Asterisks. Get your asterisks.
Anticipation that sporting seasons we’ve seen interrupted or delayed by virus concerns are about to return to play raises talk of the need for asterisks, be they real or metaphorical.
This could produce a run on asterisks of toilet-paper proportions.
Former Baseball Commissioner Ford Frick generally is cited as the father of the sports asterisk, even though Frick never actually specified using the word in that context, or the symbol itself for that matter.
What Frick did in July 1961, as Roger Maris was on pace to break Babe Ruth’s single-season home run record of 60, was decree that Maris would be recognized as the sole record holder only if he surpassed Ruth’s total in 154 games, which was the length of the Ruthian baseball season.
By 1961, that American League season length had increased to 162 games.
Frick’s past friendship with Ruth was cited as a potential reason for his decision, and a glaring conflict of interest.
After the fact, Frick displayed a sense of irony when he wrote an autobiography “No asterisks, no apologies.”
As it turned out, Maris needed all 162 games to reach 61. His accomplishment never was differentiated with an asterisk, just a separate category at the time.
But the term “asterisk” began to be used widely in connection with the Maris season, and has lingered as a way to denote sporting results and records perceived to need clarification and/or lacking in validity.
Sometimes, the asterisks are real, as in the asterisk an NFL.com contributor actually placed next to the name of New England Patriots quarterback Tom Brady in a 2015 article rating NFL quarterbacks heading into that season.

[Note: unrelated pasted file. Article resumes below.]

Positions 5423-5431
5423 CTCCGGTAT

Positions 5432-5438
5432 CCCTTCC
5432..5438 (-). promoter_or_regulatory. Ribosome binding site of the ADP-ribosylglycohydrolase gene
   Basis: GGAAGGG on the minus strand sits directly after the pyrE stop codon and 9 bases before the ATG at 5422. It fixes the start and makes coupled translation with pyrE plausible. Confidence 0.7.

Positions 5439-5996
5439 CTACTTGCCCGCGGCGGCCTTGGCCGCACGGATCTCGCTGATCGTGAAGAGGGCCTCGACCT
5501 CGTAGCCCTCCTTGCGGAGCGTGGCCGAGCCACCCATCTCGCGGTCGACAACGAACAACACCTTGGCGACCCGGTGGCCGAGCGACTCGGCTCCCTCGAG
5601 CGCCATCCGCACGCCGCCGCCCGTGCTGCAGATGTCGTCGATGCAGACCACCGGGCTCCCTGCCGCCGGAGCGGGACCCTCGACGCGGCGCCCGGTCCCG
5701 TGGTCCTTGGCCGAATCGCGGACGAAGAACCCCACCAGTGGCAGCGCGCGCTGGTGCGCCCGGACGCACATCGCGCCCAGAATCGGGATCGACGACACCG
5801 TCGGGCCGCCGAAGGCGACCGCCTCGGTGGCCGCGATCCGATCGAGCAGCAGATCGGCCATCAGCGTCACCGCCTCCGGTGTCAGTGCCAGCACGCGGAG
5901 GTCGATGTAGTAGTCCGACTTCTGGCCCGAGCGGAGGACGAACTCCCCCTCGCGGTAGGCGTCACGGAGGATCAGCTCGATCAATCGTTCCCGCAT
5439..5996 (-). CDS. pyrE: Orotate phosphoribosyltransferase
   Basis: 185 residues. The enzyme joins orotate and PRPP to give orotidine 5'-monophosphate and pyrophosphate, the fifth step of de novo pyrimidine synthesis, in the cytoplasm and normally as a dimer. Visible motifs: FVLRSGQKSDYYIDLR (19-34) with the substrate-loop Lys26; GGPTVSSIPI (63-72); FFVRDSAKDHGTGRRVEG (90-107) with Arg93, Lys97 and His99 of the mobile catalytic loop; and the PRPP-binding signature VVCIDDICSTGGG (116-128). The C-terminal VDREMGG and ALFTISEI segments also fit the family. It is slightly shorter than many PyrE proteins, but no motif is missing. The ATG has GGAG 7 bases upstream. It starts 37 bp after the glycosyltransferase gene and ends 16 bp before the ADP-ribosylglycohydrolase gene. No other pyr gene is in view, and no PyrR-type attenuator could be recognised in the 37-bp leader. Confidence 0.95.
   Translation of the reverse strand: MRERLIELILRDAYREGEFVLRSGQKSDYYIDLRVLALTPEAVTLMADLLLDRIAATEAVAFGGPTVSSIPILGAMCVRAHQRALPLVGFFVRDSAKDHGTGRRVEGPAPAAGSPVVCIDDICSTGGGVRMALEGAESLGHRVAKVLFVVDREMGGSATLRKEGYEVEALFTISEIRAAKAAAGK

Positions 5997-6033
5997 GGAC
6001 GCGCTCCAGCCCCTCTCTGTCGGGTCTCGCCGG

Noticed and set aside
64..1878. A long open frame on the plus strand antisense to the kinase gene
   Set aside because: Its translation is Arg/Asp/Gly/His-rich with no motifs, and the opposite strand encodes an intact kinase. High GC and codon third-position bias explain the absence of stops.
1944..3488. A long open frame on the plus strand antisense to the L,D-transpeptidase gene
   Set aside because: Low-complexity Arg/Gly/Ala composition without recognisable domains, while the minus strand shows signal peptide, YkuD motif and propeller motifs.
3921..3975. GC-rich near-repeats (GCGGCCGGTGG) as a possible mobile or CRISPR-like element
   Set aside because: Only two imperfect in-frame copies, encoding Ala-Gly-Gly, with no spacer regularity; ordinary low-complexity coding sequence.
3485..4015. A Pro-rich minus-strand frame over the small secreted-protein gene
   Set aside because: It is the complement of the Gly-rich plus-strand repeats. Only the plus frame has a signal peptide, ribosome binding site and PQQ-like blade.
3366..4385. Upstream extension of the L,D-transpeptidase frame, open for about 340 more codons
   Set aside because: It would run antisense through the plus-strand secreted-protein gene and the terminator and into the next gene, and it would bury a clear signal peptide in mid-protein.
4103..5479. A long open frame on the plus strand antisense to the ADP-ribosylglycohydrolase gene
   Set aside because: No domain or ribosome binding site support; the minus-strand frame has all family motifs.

The guy had Brady ranked fifth with an asterisk and an explanation that the asterisk was due to the so-called Deflategate case.
The NCAA and affected schools use asterisks to note vacated national championships or other game results.
Pro football, baseball, basketball and hockey all have crowned champions after seasons shortened due to labor difficulties, with suggestions of asterisks being needed regarding each.
Many believe, in the wake of the Houston Astros sign-stealing scandal, that their successes should bear the asterisk, the sporting equivalent of the scarlet letter.
NASCAR is scheduled to resume racing Sunday at Darlington Raceway, kicking off a frantic catch-up run of seven races in 11 days at two tracks.
There will be no fans in the stands. We might need asterisks at season’s end.
Other sports have various re-start plans, with varying degrees of specificity.
Looming over this is the reality that it’s one thing to resume or start the seasons. It is something altogether different to feel confident those seasons will continue to a postseason conclusion.
Given the current political climate, all it would take to throw a crimp in things would be for an uptick in virus cases to prompt governors, county commissioners, mayors or dog catchers to pull the plug on activities in their locales.
And if those locales were home bases for franchises, how would leagues react?
Imagine an NFL season gets underway and then is halted late in the regular season, or the postseason? Recall this happened with the highly popular NCAA men’s basketball tournament.